Managed Social Media

You know you’re being played on social media. Do you know how much?

A client walked into my office yesterday and said, “I’d like to focus on promoting this brand for a while. How can I get more Facebook followers?”

A week ago another client asked something similar. “We really want to grow our Facebook following, so if you have any ideas…”

The implication in both is: “People are on Facebook. They should be looking at my brand, right?”

My answer to people is always the same few talking points:

  • Facebook advertising (with paid ads) is at-best fraudulent and at-worst theft.
  • Any strategy you use should make your website the center of your digital universe. What use are 6,000 Facebook followers if we all stop using Facebook in a year?
  • For brands, it takes twice as much work as a person to interact with people.

As a Facebook user (and Instagram, Twitter, and so on), you know brands are angling for your attention. But do you know how much effort goes into it?

What a social media manager manages

We manage social media accounts for dozens of people. I like to say we “supplement” them because we can’t do it alone. Every time we post something to a Facebook page, here’s what has to happen:

  1. Someone, usually us, has to write or produce something for a client’s website. Remember, people can only read or watch something online. We only do those things to be entertained or educated. That’s it. Since video is expensive, writing is the way to go.
  2. We have to acquire some sort of photo to go with the post. Often clients have a library of photos they like. Usually these libraries are small. Sometimes they’re non-existent. If you’ve ever wondered why that article you’re reading has an abstract graphic, this is why. Posts without graphics perform doubly worse than those with.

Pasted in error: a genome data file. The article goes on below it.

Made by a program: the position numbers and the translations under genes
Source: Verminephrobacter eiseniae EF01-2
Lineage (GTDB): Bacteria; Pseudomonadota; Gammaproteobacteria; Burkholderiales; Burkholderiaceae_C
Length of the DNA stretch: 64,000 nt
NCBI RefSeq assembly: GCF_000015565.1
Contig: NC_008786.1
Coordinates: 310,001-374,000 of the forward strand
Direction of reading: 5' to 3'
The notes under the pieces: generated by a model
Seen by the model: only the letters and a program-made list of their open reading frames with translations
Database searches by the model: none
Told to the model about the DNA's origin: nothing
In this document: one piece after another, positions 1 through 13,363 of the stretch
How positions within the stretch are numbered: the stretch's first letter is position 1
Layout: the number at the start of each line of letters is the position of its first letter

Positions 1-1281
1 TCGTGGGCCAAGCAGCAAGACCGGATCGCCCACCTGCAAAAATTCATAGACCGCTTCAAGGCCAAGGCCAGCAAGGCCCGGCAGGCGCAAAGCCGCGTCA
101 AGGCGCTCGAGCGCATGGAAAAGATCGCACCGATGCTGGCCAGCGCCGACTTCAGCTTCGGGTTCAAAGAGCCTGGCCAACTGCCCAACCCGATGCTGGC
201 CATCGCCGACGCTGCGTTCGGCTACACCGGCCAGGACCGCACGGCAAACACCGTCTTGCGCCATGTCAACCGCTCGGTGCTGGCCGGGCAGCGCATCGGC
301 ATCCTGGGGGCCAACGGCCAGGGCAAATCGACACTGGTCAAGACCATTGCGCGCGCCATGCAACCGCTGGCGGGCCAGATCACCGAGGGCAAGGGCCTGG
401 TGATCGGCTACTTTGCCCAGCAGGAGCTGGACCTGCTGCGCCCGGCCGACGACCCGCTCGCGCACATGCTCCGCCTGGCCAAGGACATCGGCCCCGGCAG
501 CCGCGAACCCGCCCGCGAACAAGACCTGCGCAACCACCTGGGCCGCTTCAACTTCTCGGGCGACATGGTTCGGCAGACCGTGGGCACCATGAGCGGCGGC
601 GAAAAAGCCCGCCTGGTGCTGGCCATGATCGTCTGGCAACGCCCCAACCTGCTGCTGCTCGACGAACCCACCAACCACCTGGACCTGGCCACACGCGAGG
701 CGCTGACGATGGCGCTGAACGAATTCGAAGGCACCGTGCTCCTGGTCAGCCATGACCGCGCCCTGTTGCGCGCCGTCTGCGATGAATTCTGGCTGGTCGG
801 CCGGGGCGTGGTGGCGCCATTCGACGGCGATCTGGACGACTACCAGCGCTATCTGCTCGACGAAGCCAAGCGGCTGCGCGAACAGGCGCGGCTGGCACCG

3. This is sent to the client for approval. The text has been written to target specific words. It’s targeted to about 1,000 words. It’s at a 9th-grade reading level or lower (I target 5th). It has headings and bulleted and numbered lists to coddle attention spans.
  4. Once approved, we post it. We set a summary for the story that appears in Facebook. We place the graphics and captions. Every photo deserves a caption.
  5. Next we prepare a bit.ly tracking link to count clicks and from where. With bit.ly, no amount of privacy plugins and adblockers can get around it.
  6. Then we prepare to promote the piece. We use software that schedules posts across multiple places at once. I can write one message, share it to Facebook, Twitter, and LinkedIn at once. Then have it re-share over and over again. Each time targeting different days and times. Each time learning what makes a page tick.
  7. Often, an email campaign is prepared to promote that blog post, too. These are often automated. But the goal is to get people to sign up for the email lists. Email represents the start of 45% of all online purchases. Social media is about 1-2%. The email is the start of you in a sales funnel.

Most of the time the posts don’t do much. Sometimes our idea isn’t very good. Sometimes the client’s idea isn’t very good. But we go through this nonsense every day, sometimes repeatedly, because we have to. Clients see the Facebook Follower count and want it higher. This puts pressure on advertising agencies to move the needle. In our case, we have to do it without extra money for Facebook advertising. (Which is better long-term, but no one cares about that.)

This process takes about 1-3 hours of work. You’re reading the product of about 45 minutes’ worth of work right now. I gave you lists, headings, an excerpt, and a 4th-grade reading level. I gave you 818 words. I showed you a graphic of a funnel that, turned upside down is a dunce’s hat. I used an emoji when shared. I wrote two headlines for this story. The one you saw on Facebook and another for Google. I know how you got here. I know how long you’ll spend looking at this page.

This is the modern web. An ad-infested, intrusive, hurricane of malignant stories and interaction. All so I can hint that you sign up for my email list, buy a book (coming soon!), or call me. Then we can talk about how you can have your very own website.

This happens all day. War Rooms of advertisers are devoted to memes. That Atlantic story with the educated writer disgusted that she has to do 4 more has to get a graphics person to gussy it up. The Washington Post reporter is on story 4 of her 12-post quota for the day. The ad guy like me pontificating about what headline will make you click that email. I know if I use an emoji you’re 10% more likely to notice it.

It worked.

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